The Maine ‘s Inland Fisheries and Wildlife Committee did some good work this year for the sportsmen of this state, acting on over 100 bills, many dealing with big game animals deer, moose, bear, and turkeys. While Maine’s Department of Inland Fisheries and Wildlife got no new money in the next biennial budget, and most of those 100 bills were defeated, the Inland Fisheries and Wildlife Committee showed surprising independence in questioning the department’s position on the issues and choosing – at times – to ignore the agency’s advice.
Perhaps the most surprising example of this came on turkeys. A flood of turkey bills were submitted, including one sponsored at my request by Senator Tom Saviello, calling for a variety of actions to recruit more turkey hunters and increase the turkey harvest. Three legislators who have suffered losses on their farms because of turkeys, spoke forcefully for their own bills: Representatives Jeff Timberlake, Russell Black, and Craig Hickman.
But I had little hope that much would be done because the Department of Inland Fisheries and Wildlife opposed all of the proposals. The agency even whipped up a one-day “task force” and issued a report indicating the group only supported an extension of the October turkey hunt to four weeks.
But DIF&W’s special projects director Judy Camuso delivered a big surprise at the committee’s work session on the turkey bills, informing the committee that the department had decided to offer a whole package of ideas, all of which were enthusiastically embraced by the committee. “This is a bold play. I like the effort that’s gone into this,” Senator Anne Haskell told Camuso.
The committee unanimously endorsed all of the department’s suggestions and added one more of its own. They reduced the turkey hunting permit to $20 for both residents and nonresidents, with no additional fee for a second tom in the spring, expanded the fall season to the entire month of October and added a second turkey of either sex to the fall season, reduced the tagging fee from $5 to $2 for each turkey (with all of the fee going to the tagging agent), extended the spring season to all-day (1/2 hour before sunrise to ½ hour after sunset) and authorized all-day hunting for youth day.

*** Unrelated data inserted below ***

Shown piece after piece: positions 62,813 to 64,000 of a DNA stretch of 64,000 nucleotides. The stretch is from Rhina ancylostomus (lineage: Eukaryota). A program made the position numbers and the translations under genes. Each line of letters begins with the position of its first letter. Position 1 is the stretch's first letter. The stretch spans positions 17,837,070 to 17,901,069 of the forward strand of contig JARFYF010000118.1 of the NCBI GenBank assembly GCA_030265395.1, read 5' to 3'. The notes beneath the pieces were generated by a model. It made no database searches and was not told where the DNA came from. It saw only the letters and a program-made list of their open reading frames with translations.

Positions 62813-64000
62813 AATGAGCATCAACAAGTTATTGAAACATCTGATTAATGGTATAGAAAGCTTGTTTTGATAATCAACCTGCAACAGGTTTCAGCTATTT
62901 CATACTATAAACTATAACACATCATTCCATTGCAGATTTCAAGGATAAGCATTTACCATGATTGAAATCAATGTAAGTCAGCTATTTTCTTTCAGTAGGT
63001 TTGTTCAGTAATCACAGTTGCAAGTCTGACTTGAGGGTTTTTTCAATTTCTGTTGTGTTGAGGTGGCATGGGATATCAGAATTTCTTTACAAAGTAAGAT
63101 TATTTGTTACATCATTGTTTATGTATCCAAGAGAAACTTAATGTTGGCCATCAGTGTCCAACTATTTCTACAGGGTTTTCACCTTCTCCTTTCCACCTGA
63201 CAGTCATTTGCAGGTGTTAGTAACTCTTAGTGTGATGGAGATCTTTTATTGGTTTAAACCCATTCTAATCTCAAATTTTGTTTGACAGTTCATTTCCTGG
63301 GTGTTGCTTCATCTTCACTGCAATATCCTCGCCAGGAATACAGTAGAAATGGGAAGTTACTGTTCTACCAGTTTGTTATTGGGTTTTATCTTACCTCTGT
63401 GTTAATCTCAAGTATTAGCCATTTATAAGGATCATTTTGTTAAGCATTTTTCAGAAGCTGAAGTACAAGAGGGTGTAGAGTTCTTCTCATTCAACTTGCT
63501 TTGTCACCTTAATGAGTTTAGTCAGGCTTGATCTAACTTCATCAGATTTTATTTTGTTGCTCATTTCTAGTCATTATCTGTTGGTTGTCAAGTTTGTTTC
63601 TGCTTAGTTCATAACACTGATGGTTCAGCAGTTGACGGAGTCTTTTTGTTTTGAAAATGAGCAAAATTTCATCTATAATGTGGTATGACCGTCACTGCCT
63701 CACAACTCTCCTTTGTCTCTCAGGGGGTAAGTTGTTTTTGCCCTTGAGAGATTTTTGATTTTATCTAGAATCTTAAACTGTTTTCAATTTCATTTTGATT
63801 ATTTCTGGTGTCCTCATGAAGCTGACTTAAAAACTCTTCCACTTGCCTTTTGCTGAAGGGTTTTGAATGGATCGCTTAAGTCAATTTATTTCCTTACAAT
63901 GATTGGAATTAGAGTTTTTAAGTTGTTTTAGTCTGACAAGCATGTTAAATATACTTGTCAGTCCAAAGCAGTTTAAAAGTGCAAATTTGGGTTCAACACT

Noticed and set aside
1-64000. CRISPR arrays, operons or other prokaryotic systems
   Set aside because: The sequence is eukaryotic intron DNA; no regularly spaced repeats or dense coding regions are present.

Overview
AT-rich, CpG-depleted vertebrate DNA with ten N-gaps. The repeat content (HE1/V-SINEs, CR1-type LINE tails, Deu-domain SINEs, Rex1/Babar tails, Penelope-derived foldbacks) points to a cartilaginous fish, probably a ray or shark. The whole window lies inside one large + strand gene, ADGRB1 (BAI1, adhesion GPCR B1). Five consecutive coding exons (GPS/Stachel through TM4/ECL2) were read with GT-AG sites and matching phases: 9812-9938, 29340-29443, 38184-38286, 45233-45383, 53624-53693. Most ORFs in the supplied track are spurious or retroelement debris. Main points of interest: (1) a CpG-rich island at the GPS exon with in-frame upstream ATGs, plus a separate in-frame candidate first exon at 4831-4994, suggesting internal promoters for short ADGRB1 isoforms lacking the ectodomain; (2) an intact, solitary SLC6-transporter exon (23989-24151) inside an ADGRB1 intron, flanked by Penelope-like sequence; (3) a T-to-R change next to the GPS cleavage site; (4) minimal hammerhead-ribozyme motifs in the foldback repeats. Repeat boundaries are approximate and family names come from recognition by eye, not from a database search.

Although DIF&W recommended all-day hunting only in the final two weeks of the spring season, many committee members, including Representative Paul Davis and the two committee chairs, Senator David Dutremble and Representative Mike Shaw, strongly supported all-day hunting throughout the spring season. And that’s what the committee did. But to pick up the vote of Rep. Ellie Espling and get a unanimous vote on the bill, the committee sunsetted all-day hunting in the spring after 2016, meaning the legislature will have to reaffirm it if it is to continue in 2017.
All of these changes were inserted in a bill sponsored by Rep. Tim Marks that originally called for an extension of youth day to a full week. In addition to these changes, the department said it would take other changes to rule-making that essentially will open up the entire state to turkey hunting.
Representatives Steve Wood and Tim Marks felt that the fee was still too high – as did those legislators who sponsored bills to encourage more sportsmen to hunt turkeys. I told the committee that the changes they offered will give those of us who hunt turkeys now a lot more opportunity, but won’t attract a lot more turkey hunters. That will only happen when the fee disappears.
The reduction in fees will cost DIF&W almost $100,000, and the fiscal note attached to the bill, requiring this money to be added to the budget, was the final hurdle. But DIF&W, as final action was being taken on all bills requiring funding, agreed to absorb the cost, negating any need for more funding to be appropriated. And the bill was quickly enacted after that, but not before a final twist.
A final amendment delayed all of the changes until 2014, so the expansion of the fall season will not occur this year. A missed opportunity, for sure.